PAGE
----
Archive for July, 2012|Monthly archive page
This one caught my eye because of Isyllt, the heroine. As my current work in progress involves a necromancer (albeit in a different time period), I was curious to see Downum’s take on “The Dark Art.”
Isyllt is both a necromancer and spy for the nation of Selafai, hoping to keep the expansionistic Assari Empire in check by fueling a growing insurgency in the Sivahra jungles. Accompanied by her body guards Adam and Xinai, she begins to infiltrate the port city of Symir seeking out contacts within the rebel factions.
The book doesn’t utilize the typical fantasy trappings, instead using South-Asian cultures as a core influence. In addition, black powder weapons are used in limited form, just enough to make that particular element stand out. I caught one or two modernisms, but they’re easily overlooked due to the atypical setting. Symir comes across as an analogue of Venice with it’s canals and it’s flooding or sinking, but the Far Eastern touch makes it unique. The world-building is effective, enough “neat stuff” is presented without overwhelming the reader.
One aspect of the magic used here is the focus on gemstones. They’re mined not only for material value but also for magical potency. One thing I liked was that diamonds were a favorite among necromancers for ability to trap the souls of the dead. More interesting was the cultural stigma tied to what we would consider the most precious of stones. It caught my attention and like a lot of the “little things” it kept me interested and turning pages.
Isyllt is a respectable character — no novice, no damsel in distress here. She’s not the type of heroine that goes through the novel unscathed either. One moment that impressed me in particular is where an exhausted Isyllt catches this black powder grenade in a wounded hand and rusts the shell to powder before the fuse sets it off. It was a scene that I could easily visualize and the writing flowed as smooth as the action that transpired in my mind’s eye.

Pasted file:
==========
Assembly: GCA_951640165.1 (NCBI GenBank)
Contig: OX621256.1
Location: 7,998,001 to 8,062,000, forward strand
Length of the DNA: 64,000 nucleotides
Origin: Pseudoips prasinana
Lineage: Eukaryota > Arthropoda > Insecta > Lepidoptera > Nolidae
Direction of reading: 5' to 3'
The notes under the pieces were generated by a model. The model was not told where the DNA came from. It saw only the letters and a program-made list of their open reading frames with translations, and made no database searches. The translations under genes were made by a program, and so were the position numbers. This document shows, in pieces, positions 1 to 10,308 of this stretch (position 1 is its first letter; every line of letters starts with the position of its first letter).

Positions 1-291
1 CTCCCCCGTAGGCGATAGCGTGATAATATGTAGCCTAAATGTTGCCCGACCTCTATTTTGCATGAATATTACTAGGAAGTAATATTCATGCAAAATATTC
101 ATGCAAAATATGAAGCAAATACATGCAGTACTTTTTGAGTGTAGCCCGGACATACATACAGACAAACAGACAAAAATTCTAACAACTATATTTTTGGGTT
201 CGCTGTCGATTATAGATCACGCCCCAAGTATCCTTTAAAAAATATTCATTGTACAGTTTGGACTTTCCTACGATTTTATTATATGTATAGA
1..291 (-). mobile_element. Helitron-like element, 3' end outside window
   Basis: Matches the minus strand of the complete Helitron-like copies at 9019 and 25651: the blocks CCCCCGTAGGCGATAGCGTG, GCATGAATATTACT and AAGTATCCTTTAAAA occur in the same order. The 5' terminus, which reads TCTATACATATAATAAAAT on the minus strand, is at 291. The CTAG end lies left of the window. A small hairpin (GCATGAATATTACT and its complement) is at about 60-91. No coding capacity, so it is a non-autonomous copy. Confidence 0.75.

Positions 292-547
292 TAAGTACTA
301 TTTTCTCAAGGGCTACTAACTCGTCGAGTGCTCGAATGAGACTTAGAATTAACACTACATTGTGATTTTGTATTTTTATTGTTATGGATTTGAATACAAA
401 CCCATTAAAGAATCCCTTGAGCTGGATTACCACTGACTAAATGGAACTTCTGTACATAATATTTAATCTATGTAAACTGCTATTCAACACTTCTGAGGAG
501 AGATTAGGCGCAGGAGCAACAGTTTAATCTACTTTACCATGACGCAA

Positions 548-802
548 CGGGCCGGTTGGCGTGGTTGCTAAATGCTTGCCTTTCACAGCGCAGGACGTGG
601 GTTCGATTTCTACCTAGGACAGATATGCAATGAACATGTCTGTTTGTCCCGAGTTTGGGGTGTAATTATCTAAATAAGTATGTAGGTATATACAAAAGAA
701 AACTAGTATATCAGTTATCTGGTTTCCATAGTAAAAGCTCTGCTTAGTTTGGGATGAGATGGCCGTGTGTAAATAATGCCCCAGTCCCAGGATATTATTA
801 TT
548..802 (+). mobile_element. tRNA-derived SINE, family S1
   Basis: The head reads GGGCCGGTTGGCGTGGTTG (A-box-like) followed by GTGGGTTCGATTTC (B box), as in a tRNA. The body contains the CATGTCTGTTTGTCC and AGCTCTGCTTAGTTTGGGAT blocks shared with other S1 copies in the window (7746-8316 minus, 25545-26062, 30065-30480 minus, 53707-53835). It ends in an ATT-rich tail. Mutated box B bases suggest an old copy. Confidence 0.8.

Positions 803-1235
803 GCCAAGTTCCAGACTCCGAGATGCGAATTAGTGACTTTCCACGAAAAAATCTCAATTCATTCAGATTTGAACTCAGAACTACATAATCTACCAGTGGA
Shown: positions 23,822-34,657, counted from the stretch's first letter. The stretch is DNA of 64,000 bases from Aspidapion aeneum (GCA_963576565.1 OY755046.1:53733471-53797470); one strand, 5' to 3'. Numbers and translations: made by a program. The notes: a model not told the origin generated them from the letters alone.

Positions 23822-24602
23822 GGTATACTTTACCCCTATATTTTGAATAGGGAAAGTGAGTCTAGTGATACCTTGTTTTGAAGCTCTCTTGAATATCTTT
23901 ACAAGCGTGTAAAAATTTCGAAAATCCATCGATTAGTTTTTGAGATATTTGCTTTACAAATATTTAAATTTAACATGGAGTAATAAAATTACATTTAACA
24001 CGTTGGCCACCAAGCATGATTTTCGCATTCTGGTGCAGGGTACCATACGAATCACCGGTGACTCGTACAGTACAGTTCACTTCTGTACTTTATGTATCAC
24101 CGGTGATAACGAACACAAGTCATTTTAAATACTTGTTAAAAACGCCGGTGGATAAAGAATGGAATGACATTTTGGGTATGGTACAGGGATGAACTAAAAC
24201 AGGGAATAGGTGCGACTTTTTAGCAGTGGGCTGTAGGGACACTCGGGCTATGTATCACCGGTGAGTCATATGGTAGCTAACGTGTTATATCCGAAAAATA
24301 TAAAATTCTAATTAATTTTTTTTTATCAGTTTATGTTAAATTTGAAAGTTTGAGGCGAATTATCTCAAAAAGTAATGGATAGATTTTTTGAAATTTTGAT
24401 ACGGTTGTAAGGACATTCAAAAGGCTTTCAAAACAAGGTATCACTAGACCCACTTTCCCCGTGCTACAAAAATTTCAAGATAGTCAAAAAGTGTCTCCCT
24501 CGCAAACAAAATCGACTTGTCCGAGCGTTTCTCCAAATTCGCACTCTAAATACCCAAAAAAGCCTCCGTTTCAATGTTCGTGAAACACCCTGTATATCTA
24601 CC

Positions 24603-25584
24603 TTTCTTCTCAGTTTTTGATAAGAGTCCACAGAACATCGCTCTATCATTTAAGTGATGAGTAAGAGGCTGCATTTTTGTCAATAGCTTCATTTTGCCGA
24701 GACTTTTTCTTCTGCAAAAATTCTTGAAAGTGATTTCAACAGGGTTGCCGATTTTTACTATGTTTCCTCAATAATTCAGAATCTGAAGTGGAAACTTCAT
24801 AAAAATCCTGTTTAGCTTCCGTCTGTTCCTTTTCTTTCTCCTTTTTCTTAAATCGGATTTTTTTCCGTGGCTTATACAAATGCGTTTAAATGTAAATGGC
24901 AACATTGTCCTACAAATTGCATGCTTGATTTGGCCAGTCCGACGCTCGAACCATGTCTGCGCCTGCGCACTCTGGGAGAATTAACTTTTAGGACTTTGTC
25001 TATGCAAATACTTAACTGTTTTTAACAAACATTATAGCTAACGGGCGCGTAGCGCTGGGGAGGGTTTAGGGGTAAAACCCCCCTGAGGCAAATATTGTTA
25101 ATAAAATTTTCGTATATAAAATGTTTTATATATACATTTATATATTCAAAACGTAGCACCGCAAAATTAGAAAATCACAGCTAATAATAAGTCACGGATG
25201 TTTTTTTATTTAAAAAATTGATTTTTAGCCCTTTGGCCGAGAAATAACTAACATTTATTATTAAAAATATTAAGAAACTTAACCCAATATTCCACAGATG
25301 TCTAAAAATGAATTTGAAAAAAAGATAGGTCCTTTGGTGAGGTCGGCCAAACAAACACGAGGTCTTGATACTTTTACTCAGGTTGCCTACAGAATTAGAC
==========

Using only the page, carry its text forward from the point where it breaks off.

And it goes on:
On the downside, she did seem to get lost in the flow of events. I don’t know I can find that a fault of the character — she’s not passive. It took me some time to realize that a lot was taking place in this novel. Isyllt gets swept with the tide, to use an apt metaphor, and the only problem I can see is that in the end she gets something of what she wants, but it’s not entirely by her hand. It’s about the only real flaw I can cite in the book, but how things transpire helps overcome that. One of the secondary characters went from minor to important, and I can’t tell how organic that was because of how the greater action was presented. Part of the problem might have been my ability to follow the names of various characters — they don’t come across as Scrabble draws, but the Asian influence did tend to muddy the waters some.